Friday, January 27, 2023
Mozart, Kern, Ruby, Elmore
January 27 always means a music post, as all-time great composers, songwriters and musicians share a 1/27 birthday, starting with . . .
Here's some high grade Wolfgang Amadeus Mozart goodness, interpreted brilliantly by a pianist who has been among the best of the very best for decades, Martha Argerich.
For more, strongly suggest delving into the following playlist of Mozart masterpieces, performed with panache by The Guarneri String Quartet.
Regarding the incredible Jerome Kern, composer and collaborator of lyricists George Grossmith Jr., Guy Bolton, P. G. Wodehouse, Otto Harbach, Oscar Hammerstein II, Dorothy Fields, Johnny Mercer, Ira Gershwin and Yip Harburg, born on January 27, 1885, the question is where does one start? With classic movie musicals, of course.
Bringing their original ideas to Kern's universe: crooners Chet Baker, Frank Sinatra and Nat "King" Cole.
Never to be outdone, EVER, Ella Fitzgerald recorded an entire album of Jerome Kern songs.
And, speaking of jazz, the gifted virtuoso pianist Bud Powell (1924-1966) waxed a memorable, heartfelt and Art Tatum-esque version of Kern's The Last Time I Saw Paris.
Five years ago, this blog spotlighted the incomparable Broadway and Hollywood songwriter (and screenwriter) Harry Ruby.
Notably, Harry Ruby wrote the lyrics to one of my absolute favorite songs!
Groucho Marx' pal and favorite songwriter, Harry was a cornerstone of many outstanding entertainments, not the least of were several classic comedy films of the 1930's.
Groucho continued performing these songs right up to the end of his lengthy showbiz career.
The dynamic duo of Bert Kalmar and Harry Ruby were responsible for writing countless great tunes.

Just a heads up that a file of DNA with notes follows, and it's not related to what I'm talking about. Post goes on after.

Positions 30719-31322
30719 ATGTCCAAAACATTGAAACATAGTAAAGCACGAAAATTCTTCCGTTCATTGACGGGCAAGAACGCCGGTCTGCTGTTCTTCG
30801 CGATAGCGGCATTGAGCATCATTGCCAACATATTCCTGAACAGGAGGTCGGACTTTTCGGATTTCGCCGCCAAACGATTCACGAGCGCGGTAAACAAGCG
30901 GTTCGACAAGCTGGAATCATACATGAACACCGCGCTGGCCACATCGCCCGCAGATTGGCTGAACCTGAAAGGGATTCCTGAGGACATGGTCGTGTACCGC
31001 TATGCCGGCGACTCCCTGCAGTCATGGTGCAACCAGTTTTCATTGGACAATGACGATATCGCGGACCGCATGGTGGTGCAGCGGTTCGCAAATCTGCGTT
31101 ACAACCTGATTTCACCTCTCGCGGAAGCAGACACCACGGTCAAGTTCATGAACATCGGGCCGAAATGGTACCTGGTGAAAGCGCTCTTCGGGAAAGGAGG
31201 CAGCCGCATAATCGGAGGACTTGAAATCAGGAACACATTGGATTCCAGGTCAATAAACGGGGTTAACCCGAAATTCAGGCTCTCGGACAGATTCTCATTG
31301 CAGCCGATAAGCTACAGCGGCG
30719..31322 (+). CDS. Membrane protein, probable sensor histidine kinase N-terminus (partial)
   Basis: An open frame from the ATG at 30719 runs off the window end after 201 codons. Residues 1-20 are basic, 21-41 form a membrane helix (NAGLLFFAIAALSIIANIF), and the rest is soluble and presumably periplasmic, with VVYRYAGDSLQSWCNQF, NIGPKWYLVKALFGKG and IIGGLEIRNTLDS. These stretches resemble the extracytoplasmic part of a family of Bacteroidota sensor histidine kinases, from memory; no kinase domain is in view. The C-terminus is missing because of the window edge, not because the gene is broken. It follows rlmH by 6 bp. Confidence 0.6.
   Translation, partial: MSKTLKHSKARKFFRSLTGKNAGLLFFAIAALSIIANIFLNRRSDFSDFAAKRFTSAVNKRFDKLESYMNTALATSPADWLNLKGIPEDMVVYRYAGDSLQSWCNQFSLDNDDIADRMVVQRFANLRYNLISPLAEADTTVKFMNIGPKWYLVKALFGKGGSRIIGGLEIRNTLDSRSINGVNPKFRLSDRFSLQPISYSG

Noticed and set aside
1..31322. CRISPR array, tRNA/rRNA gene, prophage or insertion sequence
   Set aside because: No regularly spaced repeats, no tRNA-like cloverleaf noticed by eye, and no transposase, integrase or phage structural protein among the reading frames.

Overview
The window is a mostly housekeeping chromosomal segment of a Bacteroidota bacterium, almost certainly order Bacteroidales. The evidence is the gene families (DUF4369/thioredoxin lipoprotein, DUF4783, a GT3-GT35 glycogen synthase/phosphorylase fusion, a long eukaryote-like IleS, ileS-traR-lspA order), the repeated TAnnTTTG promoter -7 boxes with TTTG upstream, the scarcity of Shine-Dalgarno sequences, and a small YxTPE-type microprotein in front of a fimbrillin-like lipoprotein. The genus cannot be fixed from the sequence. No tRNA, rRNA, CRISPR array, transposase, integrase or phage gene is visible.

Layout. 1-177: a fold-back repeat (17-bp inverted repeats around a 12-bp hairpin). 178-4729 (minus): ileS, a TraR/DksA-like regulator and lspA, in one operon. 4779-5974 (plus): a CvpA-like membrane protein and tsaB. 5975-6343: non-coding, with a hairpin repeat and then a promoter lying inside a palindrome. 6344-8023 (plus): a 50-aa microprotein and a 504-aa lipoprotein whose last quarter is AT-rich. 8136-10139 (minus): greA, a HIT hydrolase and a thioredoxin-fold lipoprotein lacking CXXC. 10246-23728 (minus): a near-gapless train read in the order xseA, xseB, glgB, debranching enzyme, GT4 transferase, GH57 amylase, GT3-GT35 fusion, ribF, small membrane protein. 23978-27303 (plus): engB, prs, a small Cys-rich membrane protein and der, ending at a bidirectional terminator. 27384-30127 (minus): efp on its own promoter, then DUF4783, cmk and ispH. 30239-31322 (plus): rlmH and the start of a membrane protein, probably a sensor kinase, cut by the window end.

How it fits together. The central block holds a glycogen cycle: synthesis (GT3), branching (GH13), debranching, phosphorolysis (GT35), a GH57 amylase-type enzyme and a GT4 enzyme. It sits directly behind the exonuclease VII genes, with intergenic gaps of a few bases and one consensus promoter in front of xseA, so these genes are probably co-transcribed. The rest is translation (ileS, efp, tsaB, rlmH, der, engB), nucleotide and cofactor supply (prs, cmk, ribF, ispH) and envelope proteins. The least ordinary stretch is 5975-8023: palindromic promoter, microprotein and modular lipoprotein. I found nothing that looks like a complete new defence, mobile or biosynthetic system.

Among the amazing covers of songs by Kalmar & Ruby is this one by Louis Armstrong. No doubt Sinatra and Nat took notes regarding Satchmo's uncanny ability to absolutely nail songs from both jazz and Broadway.
Millions of us would-be musicians attempted, with complete and utter lack of success, to emulate the playing of genius slide guitarist and vocalist Elmore James (1918-1963). Since blues remains both simple and very, very difficult to play - even more difficult to excel at - few guitaristas come close to James' original phrasing, timing, feeling, intensity, dynamics and nuance.
Have been listening to Elmore James play "Dust My Broom" for decades and still ask "HOW does he do it?" So did Howlin' Wolf, Earl Hooker, Johnny Winter, Eric Clapton, Duane Allman, Stevie Ray Vaughn, Peter Green and Jeremy Spencer.
Even more amazing: James' incendiary solo and vocal on Tampa Red's It Hurts Me, Too.
Chicago's own Luther Allison is a blues vocalist-guitarist who gets it regarding Elmore James.
In closing, we note that there is an astonishingly good guitarist who pulls this approach to the instrument off beautifully . . . and he happens to be Elmore's son.
Posted by Paul F. Etcheverry at 9:04 AM
Labels: Bert Kalmar & Harry Ruby, blues, classical music, Elmore James, Harry Ruby, Martha Argerich, music, songwriters, Wolfgang Amadeus Mozart
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I'm a huge Mozart fan! Greatest musical genius ever. Historian Shelby Foote said that him and Shakespeare are art...and then there's everyone else.
Hey Paul, I was reading The Fleischer Story last month and saw your name in the thanks! Coincidence?
Mozart's music played by such unbelievably great virtuosos as Martha Argerich and Guarneri String Quartet is tough to top.
Yes, that's me in The Fleischer Story. I was actually working on a Fleischer Popeye filmography way back in the early 1970's and shared my research with Leslie Cabarga. Also recall writing to Mark Kausler and asking him many Fleischer Studio questions, which he kindly answered. Eventually, got to see lots of my favorite very odd, surreal and weirdly imaginative 1930s cartoons by Fleischer, Van Beuren, Lantz, Mintz, etc. via Mark!
Another virtuoso who goes to town in a big way with Mozart is the astonishing Yuja Wang.
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